Dead Girl Was Part of Legal Squabble


A 3-year-old Orange County girl who died after being left in a hot sports-utility vehicle by a Rialto foster mother had been at the center of a legal squabble, along with her three siblings, over when they could be returned to their estranged parents.

The victim, Maryah Che Ponce, had been overlooked last Friday when the foster mother and other children left the vehicle in the family driveway after running errands. The temperature inside the closed SUV rose to between 120 and 150 degrees, fire officials said, causing the girl to die of hyperthermia. The girl had been left strapped into a car seat for at least 15 minutes when the foster mother, Linda Montano, discovered her missing.

Though a police investigation is pending, Orange County Social Services Agency director Larry Leaman said Montano and her husband, first-time foster parents, will not be assigned any future children.

"It's a tragic incident that we're all just sick about," Leaman said. "But it's still a case of oversight."

The four children had been taken away from their mother, Tiana Alvarado, in Tustin last November after the police had been called to settle a dispute. Alvarado shared joint custody of three of the children with her estranged husband, James Ponce of Orange.

At a Juvenile Court hearing soon after police took the children, a judge ordered that the four be sent to foster care until both parents met conditions of a "one-year reunification plan." The court action was based on recommendations from Social Services and the children's court-appointed attorney, Harold LaFlamme.

Earlier this year, Ponce began writing letters trying to get his three children back. He alleged two instances of child abuse at the Montano home. But Leaman said both incidents were minor and did not amount to abuse. After observing the home environment and interviewing the children on numerous visits, Leaman said, his staff was satisfied with their care.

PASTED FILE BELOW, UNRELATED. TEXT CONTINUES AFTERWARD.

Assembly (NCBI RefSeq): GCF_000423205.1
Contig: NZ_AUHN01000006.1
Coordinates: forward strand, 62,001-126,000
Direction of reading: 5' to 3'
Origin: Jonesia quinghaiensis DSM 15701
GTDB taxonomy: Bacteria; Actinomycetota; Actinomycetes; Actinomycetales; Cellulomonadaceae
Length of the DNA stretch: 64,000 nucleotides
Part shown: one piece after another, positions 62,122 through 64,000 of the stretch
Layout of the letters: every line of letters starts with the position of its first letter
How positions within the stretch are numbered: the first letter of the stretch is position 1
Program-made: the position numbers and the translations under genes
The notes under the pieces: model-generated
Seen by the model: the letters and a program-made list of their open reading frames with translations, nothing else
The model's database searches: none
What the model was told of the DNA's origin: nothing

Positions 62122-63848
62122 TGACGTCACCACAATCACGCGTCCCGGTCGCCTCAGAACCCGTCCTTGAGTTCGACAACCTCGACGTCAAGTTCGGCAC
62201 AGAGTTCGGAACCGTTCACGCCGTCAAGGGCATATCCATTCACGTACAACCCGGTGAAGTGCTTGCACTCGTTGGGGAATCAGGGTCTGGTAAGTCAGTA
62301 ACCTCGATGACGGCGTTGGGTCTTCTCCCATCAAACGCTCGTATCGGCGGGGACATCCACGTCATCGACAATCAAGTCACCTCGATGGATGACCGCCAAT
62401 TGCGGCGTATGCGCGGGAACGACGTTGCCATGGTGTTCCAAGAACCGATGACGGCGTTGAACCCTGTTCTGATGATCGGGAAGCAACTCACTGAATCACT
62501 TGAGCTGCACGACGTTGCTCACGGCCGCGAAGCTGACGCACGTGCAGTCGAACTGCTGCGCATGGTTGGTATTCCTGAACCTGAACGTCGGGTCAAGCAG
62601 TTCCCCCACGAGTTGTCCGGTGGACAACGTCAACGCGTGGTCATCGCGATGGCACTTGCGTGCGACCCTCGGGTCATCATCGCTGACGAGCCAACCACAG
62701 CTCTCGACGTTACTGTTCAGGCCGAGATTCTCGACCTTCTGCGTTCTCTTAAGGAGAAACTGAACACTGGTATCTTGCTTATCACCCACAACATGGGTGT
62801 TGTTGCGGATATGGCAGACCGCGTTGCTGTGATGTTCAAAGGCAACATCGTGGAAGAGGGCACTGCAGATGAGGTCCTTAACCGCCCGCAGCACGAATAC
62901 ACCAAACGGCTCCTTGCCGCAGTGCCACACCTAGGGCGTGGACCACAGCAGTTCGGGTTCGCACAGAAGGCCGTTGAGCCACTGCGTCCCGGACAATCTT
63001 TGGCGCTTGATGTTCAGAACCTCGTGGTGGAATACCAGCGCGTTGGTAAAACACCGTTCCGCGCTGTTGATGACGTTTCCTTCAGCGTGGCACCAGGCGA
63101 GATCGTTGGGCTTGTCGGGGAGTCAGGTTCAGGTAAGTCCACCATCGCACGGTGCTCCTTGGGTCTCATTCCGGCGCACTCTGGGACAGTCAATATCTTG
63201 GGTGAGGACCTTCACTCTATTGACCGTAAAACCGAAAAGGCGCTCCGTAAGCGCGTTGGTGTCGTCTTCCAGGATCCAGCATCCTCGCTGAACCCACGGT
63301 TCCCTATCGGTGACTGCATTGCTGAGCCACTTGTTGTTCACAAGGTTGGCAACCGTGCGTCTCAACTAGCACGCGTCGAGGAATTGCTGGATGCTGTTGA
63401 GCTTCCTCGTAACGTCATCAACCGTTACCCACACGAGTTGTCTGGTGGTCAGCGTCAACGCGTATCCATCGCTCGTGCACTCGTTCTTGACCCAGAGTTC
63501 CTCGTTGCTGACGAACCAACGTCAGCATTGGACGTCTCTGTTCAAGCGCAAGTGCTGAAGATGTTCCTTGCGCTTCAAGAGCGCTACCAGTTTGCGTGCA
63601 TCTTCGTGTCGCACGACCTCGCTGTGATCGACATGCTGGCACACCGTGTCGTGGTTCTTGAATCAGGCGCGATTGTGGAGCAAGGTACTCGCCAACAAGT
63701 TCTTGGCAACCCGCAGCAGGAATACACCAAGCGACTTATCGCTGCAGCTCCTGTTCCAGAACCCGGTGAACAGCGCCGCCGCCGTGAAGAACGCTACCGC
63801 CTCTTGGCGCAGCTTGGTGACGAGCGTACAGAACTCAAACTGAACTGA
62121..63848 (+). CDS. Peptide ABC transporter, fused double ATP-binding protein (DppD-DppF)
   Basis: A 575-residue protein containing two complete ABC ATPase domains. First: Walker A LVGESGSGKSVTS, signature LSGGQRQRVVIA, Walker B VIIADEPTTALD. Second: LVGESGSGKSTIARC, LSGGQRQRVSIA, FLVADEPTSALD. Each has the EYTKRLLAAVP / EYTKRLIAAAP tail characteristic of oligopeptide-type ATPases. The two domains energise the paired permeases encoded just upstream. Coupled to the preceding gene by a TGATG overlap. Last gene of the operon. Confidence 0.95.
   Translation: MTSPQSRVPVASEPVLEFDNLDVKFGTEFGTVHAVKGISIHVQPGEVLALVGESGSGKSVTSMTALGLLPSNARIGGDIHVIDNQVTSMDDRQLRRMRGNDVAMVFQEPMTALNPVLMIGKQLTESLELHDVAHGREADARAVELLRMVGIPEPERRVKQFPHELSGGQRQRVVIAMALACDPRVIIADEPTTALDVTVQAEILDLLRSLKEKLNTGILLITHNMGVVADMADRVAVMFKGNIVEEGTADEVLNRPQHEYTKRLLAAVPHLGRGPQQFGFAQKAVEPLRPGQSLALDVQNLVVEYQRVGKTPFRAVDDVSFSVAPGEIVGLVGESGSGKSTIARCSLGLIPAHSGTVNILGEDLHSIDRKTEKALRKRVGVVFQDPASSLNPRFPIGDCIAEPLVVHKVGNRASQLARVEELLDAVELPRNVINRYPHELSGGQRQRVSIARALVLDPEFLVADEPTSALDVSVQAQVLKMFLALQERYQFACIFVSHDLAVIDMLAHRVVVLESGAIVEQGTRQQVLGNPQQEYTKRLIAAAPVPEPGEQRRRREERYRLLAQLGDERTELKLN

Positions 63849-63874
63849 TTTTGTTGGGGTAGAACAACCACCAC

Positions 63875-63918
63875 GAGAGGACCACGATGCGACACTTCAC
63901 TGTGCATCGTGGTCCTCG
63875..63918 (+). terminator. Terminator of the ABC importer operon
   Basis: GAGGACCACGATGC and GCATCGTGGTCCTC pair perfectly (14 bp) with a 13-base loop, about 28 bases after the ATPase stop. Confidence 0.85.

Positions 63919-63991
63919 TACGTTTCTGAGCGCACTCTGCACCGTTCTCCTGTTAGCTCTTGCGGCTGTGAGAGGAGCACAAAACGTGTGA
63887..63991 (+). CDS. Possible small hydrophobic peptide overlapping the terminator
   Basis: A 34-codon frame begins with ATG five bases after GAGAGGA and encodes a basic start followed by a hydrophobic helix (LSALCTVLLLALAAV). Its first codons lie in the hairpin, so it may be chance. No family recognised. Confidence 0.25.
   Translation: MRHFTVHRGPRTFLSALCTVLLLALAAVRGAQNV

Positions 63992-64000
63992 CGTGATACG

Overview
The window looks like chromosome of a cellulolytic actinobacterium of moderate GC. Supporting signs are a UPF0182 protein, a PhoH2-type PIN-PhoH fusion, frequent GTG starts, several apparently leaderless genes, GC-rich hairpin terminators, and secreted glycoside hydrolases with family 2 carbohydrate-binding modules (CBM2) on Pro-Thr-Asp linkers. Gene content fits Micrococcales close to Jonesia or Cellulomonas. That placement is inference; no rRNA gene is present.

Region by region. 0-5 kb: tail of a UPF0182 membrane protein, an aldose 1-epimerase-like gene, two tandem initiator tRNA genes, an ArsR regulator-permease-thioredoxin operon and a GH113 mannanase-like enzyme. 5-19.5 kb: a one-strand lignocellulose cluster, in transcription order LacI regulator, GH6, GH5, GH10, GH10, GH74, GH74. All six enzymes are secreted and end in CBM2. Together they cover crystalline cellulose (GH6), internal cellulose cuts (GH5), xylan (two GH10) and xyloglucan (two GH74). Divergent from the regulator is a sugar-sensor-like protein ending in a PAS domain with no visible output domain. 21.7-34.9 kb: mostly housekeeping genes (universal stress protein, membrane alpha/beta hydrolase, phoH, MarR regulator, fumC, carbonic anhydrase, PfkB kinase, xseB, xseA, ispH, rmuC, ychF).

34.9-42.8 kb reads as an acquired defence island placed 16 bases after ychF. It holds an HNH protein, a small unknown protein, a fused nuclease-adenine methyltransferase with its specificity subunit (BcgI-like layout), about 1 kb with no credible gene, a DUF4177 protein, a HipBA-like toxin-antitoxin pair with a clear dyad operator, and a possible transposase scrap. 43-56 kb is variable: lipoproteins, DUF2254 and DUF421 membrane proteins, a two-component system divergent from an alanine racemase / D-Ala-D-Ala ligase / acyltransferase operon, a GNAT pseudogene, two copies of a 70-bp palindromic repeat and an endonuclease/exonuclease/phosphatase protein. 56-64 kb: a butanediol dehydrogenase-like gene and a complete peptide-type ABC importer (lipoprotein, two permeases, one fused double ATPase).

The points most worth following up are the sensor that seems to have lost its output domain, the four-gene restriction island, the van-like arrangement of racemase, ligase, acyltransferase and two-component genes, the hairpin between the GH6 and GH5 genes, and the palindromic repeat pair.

Despite Ponce's allegations, a judge ruled at a court hearing a month ago that the one-year reunification plan should remain as scheduled. Because juvenile records are closed, the name of the judge was not revealed, nor were any details about why the children were initially taken from their mother.

LaFlamme said his office agreed with Social Services at the most recent hearing that the parents were not ready to take the children back.

"You can't predict something like this," LaFlamme said. "We'd been out to [Rialto] ourselves three times since the children were sent there to make sure they were all right. We had every reason to believe they were receiving good care."

But good caregivers can make mistakes, said State Sen. Jackie Speier (D-San Francisco/San Mateo) who is sponsoring a bill to strengthen laws against leaving children in vehicles.

"We already have child endangerment laws," Speier said. "But we need to address this issue specifically, to educate the public that leaving a child in a car, even for a few minutes, can be extremely dangerous."

Montano told police that she had been distracted by having to shoo away a dog when she parked and thought the other children had helped the 3-year-old out.

The other three children remain at the Orangewood Children's Home, where they have been since their sister's death. Officials said they cannot comment yet on where the three will be sent.

Copyright © 2019, Los Angeles Times
EDITION: California | U.S. & World